Growing my Tomatoes in lockdown

I’m not sure if I grow tomatoes in the same way as other people. My desire (usually) is to grow as many different varieties as I can fit into the available space and, because of the weather in the UK, this usually means growing them in the polytunnel or greenhouse. This year however, I think productivity is at least as important as the number of varieties so I’ve decided that I will aim to fill the greenhouses with tomatoes and also grow some outside hoping that the weather will be kind.

What you see above are two trays of 7cm pots, each of which were sown with five seeds. The trays conveniently take 15 pots so in an ideal world with perfect germination I would have 30 pots of five plants. Now of course the world isn’t perfect and four cultivars had no germination (possibly not warm enough) and some have fewer than five plants (in fact some have only one). I have sown some more to try and make up for the lack of plants but they will be running behind.

At the moment, because of the cold evenings, the trays are ported into the greenhouse in the morning and then back into the utility room for overnight.

When the plants are a little larger I will stop watering them for a couple of days so that the compost dries out a bit and then pot the plants up into individual 7cm pots to let them grow on. Some (probably 60 plants, four trays) will continue to be ported in and out and others will be left permanently in the greenhouse, trusting to luck that they survive any cold nights. Some of the plants would normally be culled at this point because I only have space in the greenhouse for 40 or so plants.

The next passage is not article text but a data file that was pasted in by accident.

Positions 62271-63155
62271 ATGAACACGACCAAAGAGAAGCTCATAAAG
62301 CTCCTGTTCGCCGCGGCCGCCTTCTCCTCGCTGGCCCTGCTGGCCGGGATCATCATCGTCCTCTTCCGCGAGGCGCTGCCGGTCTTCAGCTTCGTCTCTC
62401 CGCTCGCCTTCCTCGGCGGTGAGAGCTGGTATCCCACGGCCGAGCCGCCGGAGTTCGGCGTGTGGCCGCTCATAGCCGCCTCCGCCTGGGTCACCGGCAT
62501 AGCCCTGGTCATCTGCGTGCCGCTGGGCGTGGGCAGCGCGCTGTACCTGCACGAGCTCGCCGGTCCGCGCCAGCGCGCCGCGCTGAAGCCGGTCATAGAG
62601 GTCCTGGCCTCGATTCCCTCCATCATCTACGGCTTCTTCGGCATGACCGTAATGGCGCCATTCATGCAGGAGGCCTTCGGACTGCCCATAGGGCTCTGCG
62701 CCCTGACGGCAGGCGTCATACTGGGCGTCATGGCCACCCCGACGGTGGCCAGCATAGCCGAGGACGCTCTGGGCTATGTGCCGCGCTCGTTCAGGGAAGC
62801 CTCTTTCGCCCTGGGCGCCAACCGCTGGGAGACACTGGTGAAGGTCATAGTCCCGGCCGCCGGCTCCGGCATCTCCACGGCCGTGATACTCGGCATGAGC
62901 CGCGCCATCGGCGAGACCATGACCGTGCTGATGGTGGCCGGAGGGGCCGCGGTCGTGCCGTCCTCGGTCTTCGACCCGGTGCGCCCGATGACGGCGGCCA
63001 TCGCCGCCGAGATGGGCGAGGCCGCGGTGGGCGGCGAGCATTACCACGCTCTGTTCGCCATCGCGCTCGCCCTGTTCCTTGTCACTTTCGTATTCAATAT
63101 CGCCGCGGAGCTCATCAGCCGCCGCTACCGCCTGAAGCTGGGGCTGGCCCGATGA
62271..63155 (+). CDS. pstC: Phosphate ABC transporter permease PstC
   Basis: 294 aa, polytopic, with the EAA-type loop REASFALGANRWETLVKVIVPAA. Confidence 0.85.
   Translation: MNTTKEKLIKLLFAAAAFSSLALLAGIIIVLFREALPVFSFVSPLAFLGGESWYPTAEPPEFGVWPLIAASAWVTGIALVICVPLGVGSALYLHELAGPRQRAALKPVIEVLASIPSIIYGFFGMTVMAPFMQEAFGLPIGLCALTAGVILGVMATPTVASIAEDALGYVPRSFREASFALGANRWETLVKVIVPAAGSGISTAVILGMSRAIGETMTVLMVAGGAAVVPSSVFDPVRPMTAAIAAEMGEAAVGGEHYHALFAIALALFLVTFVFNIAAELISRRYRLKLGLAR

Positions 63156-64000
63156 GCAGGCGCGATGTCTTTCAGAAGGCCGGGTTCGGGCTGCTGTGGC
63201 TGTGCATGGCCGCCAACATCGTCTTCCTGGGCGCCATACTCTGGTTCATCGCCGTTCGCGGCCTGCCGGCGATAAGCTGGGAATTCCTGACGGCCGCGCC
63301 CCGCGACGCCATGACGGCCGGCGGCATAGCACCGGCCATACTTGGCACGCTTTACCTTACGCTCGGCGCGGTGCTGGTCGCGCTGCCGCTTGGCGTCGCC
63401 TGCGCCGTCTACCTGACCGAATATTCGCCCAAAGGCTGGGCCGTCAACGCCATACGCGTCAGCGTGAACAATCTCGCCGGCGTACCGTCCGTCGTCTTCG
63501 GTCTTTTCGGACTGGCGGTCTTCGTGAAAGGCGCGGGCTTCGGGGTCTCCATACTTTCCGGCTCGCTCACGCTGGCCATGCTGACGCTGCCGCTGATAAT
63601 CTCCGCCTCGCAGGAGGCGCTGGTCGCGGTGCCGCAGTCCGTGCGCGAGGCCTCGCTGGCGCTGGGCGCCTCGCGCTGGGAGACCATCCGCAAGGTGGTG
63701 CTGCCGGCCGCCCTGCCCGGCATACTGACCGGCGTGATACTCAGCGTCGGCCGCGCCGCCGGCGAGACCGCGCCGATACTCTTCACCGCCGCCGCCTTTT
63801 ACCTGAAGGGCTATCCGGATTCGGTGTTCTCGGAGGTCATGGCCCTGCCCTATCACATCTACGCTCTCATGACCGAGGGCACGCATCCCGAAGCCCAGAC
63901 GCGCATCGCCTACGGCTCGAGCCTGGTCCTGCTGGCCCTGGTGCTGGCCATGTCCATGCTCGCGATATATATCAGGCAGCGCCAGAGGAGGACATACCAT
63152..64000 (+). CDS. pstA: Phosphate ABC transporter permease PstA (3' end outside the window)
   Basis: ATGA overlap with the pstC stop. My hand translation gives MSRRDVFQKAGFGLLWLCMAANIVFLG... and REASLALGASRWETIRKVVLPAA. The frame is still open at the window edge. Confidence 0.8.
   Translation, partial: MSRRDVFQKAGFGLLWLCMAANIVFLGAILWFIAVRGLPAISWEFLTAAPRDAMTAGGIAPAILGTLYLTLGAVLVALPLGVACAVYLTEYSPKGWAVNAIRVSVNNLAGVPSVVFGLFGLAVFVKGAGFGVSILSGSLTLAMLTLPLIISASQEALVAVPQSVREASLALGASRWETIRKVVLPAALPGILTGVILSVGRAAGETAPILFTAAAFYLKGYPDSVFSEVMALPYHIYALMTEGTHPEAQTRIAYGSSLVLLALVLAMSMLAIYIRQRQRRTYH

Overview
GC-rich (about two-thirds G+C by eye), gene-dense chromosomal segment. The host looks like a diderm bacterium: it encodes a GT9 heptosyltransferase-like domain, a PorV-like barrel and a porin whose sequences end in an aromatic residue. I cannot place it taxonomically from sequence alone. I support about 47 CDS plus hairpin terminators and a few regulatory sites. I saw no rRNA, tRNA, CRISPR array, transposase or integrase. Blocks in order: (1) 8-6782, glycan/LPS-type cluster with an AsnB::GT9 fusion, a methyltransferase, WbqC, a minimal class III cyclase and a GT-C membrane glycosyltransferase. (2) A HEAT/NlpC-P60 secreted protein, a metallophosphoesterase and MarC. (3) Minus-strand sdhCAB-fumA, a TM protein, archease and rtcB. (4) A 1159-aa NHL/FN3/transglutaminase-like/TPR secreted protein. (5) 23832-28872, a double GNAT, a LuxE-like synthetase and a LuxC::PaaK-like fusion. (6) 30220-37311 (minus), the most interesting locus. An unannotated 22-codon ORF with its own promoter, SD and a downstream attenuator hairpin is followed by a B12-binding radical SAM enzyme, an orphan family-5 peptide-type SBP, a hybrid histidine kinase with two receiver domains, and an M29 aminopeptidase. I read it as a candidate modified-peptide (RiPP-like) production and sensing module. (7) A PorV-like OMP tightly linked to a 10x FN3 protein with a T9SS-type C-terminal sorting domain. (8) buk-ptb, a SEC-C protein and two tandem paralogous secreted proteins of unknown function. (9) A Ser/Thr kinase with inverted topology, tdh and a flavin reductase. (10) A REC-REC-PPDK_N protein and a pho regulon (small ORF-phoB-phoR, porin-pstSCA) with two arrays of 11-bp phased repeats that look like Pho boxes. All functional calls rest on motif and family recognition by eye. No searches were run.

When they fill the 7cm pots, they will get transferred into 9cm pots. At that point I can only get eight pots in a tray and the plants will be 9-12 inches tall making it much more difficult to transport them to and from the greenhouse so I will leave even more outside permanently. Again, some will be culled, except this year I might try to keep the maximum number of plants to increase the crop of tomatoes.

Hopefully, by the start of June the frosts will be over and I’ll be able to plant them into their final growing pots or in the ground.

Below the tomatoes are my plugs of lettuces which I sowed at the end of March. They don’t get the luxury of being carried in and out but they’ll get potted up to 7cm pots in much the same way as the tomatoes to give us the volume of lettuces that we seem to eat through the summer.